Phil 350 Final

What is Chan School's view on reality?
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the southern school represents reality as being one world, one reality that we take part in.
Hui-neng differentiated the idea of nirvana being something of a different world. He explained that it is not of a different world but that it is simply a letting go of desires.

there is idea that our minds when not aligned to Buddhahhood is on the shore and when it is, it is on the other shore

but it is not talking about nirvana being in a different world or realm rather it is the purifying of the brain allows one to let go desires and have a pure experience of the one world that we are all experiencing and apart of.

about being in a state of mind and understanding that allows a person to be liberated from the obsessions and desires, which would allow one to see the true nature of life because one is already in nirvana.
the mind and being is ultimately pure and everyone is born with inherent pureness or Buddhahood.
This pureness is described as not being good nor evil as these words discriminate and separate people
where in Buddhism there tends to be the idea that everyone is the same and nobody or no thing is better or worse than anyone else.

As ordinary people live their lives and experience life they may not manifest their Buddhahood.
To preserve ones pure nature, it is important to internally retrieve the original state of ones mind and nature.
This is done by having the right view which says that everyone and everything has the same buddha nature.

every person has buddha in them even a blade of grass or stone has buddha nature that can be viewed
do to our real life experiences the realization of this may just be for a moment and may be hard to kick old habits that we have been engrained with.
The poem by Shen-Xiu's is explained as a gradual form of enlightenment.

It takes work to clear the dust from the mirror by diligently taking care of it. This indicated that there is a duality to our mind and that our pure mind and our watchful mind need to work together and to attain enlightenment. This northern school of chan perspective is akin to Confucianism in that they want to constantly work and progress over time to gain enlightenment or to be a more perfect person.

The verse by Hui-neng explains that our mind is simply one thing and that enlightenment is the mind being like the sun and is allowed to shine its light.

It seems to indicate that a person does not have to do anything in particular to be enlightened which is unlike the verse by Shen-Xiu. Hui-neng verse indicates that the mind is always brilliant it can just be covered by clouds but it doesnt change the fact that it is already brilliant and as the innate ability to reach enlightenment.
Chan viewed knowledge and language as our conceptualized agreement on what the world is. This is because we ultimately share the same mind and agree on certain terms and concepts that is true for us but may not represent the whole truth of the world.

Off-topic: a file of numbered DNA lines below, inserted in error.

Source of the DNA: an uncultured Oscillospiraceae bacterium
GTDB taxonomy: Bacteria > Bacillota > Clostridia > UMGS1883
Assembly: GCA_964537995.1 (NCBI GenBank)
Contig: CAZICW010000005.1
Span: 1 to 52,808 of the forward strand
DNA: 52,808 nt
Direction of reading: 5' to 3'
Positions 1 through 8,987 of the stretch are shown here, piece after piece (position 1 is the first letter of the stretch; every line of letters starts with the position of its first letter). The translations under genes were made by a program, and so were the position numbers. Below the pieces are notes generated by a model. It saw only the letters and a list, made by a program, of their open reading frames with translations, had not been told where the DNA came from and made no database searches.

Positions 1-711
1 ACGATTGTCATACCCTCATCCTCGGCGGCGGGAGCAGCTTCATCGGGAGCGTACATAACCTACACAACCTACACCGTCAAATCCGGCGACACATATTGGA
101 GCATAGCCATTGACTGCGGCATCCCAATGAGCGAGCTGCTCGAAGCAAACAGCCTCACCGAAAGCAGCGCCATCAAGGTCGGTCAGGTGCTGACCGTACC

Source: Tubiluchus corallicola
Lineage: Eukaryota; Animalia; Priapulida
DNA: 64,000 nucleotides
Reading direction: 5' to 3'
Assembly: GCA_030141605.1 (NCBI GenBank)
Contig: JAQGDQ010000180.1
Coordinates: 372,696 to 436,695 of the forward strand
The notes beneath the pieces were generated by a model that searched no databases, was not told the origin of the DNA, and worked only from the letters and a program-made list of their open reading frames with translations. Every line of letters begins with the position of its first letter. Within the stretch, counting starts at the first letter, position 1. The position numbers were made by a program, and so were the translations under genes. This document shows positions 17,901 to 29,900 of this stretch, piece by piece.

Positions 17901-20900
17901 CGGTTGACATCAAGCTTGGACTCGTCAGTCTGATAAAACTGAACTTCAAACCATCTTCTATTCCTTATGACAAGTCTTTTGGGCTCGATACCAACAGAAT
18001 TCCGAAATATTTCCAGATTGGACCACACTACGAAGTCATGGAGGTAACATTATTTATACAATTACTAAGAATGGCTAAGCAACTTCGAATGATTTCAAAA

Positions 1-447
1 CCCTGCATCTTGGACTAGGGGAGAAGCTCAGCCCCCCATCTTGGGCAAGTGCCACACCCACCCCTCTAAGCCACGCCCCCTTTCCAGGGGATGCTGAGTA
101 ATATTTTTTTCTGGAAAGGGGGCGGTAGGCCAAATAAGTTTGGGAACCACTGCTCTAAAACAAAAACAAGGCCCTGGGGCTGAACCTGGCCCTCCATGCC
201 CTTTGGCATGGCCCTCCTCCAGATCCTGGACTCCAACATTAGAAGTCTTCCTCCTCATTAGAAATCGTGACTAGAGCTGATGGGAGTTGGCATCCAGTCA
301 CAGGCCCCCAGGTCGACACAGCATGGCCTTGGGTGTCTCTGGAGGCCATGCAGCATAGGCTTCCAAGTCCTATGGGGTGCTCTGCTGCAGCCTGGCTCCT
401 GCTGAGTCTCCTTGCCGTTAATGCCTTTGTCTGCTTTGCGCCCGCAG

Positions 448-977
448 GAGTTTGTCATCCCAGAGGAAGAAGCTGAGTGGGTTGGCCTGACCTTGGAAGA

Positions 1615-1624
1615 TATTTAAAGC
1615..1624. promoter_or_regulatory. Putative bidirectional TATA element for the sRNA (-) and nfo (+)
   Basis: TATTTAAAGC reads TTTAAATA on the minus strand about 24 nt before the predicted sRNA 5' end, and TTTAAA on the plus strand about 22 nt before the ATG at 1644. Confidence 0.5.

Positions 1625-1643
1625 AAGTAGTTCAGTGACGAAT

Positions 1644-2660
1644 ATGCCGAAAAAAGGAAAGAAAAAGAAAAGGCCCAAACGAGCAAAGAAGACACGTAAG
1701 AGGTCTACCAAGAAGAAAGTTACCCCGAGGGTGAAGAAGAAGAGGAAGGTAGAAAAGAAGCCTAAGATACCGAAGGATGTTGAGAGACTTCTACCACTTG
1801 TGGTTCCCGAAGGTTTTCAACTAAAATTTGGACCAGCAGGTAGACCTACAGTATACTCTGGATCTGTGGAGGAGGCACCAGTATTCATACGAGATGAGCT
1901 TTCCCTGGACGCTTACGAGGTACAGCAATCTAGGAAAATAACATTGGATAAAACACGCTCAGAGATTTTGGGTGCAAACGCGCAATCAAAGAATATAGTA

as there may be more to what that object or person is than language can utter. There is more emphasis on experiential and intuitive knowledge. that is knowledge that doesn't require any thought it merely is aware of its original mind and nature as it is.

For instance an example of drinking water is given where only the person drinking the water can truly understand how cold or warm it is.

I agree that our world is basically just human concepts and our own understanding of things as we see them and not what they may truly be. For instance there was a time not to long ago when we thought atoms were the smallest particles in the universe but through advances in science a new truth has emerged that there are these things called quarks that are subatomic particles that are even smaller. This example is to show that our concept of what is true is ever evolving and it doesn't change the fact that quarks have always been there we were just ignorant to its existence as we may be ignorant to many other aspects to life.
Doaism has similarities to the southern school of Chan in
they both seem to explain there is a real version of the world that we are not fully privy towards. Also another similarity is the idea that you do not necessarily need to do anything in particular to either be enlightened or to be a part of Dao. one must live naturally or to follow ones pureness in order to obtain these qualities.
This is exemplified within a quote by Lin Ji where in one line it says "move your bowels, piss, get dressed, eat your rice, and if you get tired, then lie down. fools may laugh at me, but wise men will know what i mean". Here the quote continues to describe the idea that one should follow ones nature and just do what you have to do, there is no need to pile on more and to overthink what you need to do. This reminds me of the story of Siddhartha Gautama the founder of Buddhism where he was born rich then decided to be poor and starve and then through certain trials he discovered essentially that the best practice is to eat when your hungry sleep when your tired and to find some sort of balance in life rather than to live through radicals means and to just be present with yourself and with life.